Henry Smith, Former Director of Saferworld, presents six lessons we can take from the inadequate international support that powered the current post-Gadhafi Libyan situation:
Lesson 1: Any measures taken to form some kind of settlement should be recognized as a small step towards peace, not a final solution. The possibility of a power-sharing and peaceful solution between the government and military power in Libya must be met with cautionary tales of past efforts to stabilize the region. The implementation of an interim government in 2011 sent a signal to both internal and external actors that a legitimate government had been set up and a settlement had been agreed upon when it had not. The hint of any settlement was hastily deemed an overarching solution, and the resulting domestic and international pressures led any and all attempts to create peace and stability to fall apart.
Lesson 2: Prioritize long-term political dialogue, reconciliation, and negotiation over short-term state building. Public pressure and support is necessary in establishing the legitimacy of committed actors who will surely complete challenging and crucial tasks. A political settlement offers a foundation that is more sustainable than short-term efforts.
Lesson 3: Do not forget to integrate the people of the nation with the political process. It allows them to hold their policy makers accountable. Effective grassroots mobilization includes the voices of youth, women, and other marginalized groups. These people can serve as active actors in positive reconciliatory processes for a new system of government. The Libyan government failed to educate or include their people of their form of government after 2011, and it led to the Libyan people feeling disconnected from an elite class that was perceived to have made up their government.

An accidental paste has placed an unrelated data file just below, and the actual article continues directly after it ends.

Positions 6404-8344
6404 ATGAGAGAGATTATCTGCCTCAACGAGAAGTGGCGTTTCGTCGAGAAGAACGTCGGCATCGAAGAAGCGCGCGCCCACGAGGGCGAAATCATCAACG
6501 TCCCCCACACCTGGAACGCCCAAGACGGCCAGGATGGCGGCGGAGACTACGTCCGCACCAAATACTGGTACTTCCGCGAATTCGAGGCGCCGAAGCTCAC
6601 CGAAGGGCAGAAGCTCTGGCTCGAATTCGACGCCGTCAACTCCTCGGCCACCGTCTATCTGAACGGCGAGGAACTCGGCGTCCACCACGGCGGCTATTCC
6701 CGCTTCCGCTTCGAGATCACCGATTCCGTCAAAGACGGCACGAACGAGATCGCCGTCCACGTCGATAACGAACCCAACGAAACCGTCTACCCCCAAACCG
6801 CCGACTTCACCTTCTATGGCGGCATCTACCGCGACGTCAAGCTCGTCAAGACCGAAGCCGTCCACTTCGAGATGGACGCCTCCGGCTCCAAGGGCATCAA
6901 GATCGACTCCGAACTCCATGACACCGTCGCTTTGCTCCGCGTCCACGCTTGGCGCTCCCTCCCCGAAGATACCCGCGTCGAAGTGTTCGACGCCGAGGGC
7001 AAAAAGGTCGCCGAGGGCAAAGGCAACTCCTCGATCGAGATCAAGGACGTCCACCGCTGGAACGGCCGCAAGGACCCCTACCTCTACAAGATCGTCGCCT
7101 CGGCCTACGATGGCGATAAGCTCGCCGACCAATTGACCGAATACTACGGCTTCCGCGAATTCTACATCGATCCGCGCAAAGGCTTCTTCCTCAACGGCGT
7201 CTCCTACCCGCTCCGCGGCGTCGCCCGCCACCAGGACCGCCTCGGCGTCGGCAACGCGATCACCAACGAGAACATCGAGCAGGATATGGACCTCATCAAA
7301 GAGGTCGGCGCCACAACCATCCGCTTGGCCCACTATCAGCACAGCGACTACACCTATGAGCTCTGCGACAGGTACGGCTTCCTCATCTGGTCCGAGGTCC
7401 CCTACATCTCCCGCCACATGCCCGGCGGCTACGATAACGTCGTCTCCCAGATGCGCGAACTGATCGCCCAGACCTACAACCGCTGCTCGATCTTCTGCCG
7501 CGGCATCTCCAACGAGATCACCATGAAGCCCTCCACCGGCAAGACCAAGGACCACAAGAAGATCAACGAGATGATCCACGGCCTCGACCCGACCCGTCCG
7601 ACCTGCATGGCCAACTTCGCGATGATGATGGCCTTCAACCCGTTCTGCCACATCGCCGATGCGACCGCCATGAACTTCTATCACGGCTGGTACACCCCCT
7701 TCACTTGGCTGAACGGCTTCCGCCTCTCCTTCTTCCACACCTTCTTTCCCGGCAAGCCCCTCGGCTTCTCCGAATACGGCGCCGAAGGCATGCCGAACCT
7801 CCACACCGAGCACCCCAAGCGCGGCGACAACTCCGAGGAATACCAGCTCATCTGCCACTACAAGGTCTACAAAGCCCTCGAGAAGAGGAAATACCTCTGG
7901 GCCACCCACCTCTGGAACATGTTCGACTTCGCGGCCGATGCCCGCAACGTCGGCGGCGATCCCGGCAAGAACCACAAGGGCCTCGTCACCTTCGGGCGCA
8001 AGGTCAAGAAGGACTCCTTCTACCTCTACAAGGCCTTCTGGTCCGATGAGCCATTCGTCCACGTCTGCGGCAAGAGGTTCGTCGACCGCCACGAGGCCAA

Lesson 4: Those involved in a settlement must have a role in post-war international support—regionally and UN mandated. Engagement from an international coalition, which included the U.S. and the U.K., was set up to oust Gadhafi, and following his fall, focused only on short-term goals, as opposed to long-term peacebuilding and stabilization. The lack of U.S. engagement has brought forth a newly found effort by Egypt, which will likely bring about new approaches to a settlement. Additionally, an official UN mission could solidify an effective transition of government.
Lesson 5: lasting stability can only be encouraged, and certainly not rushed. Strategic goals can only be developed gradually, and while short-term goals are important, they are simply less effective.
Lesson 6: Armed groups must first be seen as legitimate political actors who need to be transitioned away from violence, and second, be recognized in settlement reconciliation and state-building efforts because they are already accepted as an integral part of Libyan power structures and society. Efforts to disarm, demobilize, and reintegrate (DDR) armed groups have failed in the past. They label these groups as “outsiders” and hold them to international scrutiny, when they have often rallied public support for serving as a form of protection for communities and governments.
Overall, a successful transition of government in Libya requires a multitude of forces: greater dialogue for public ownership, knowledge of the difficulty of politics, patience, consideration of policy-making beyond the use policy-makers, the possibility of different outcomes, and transitioning armed actors into nonviolent actors. Success in Libya greatly depends on external support and learning from the mistakes of short-term thinking.
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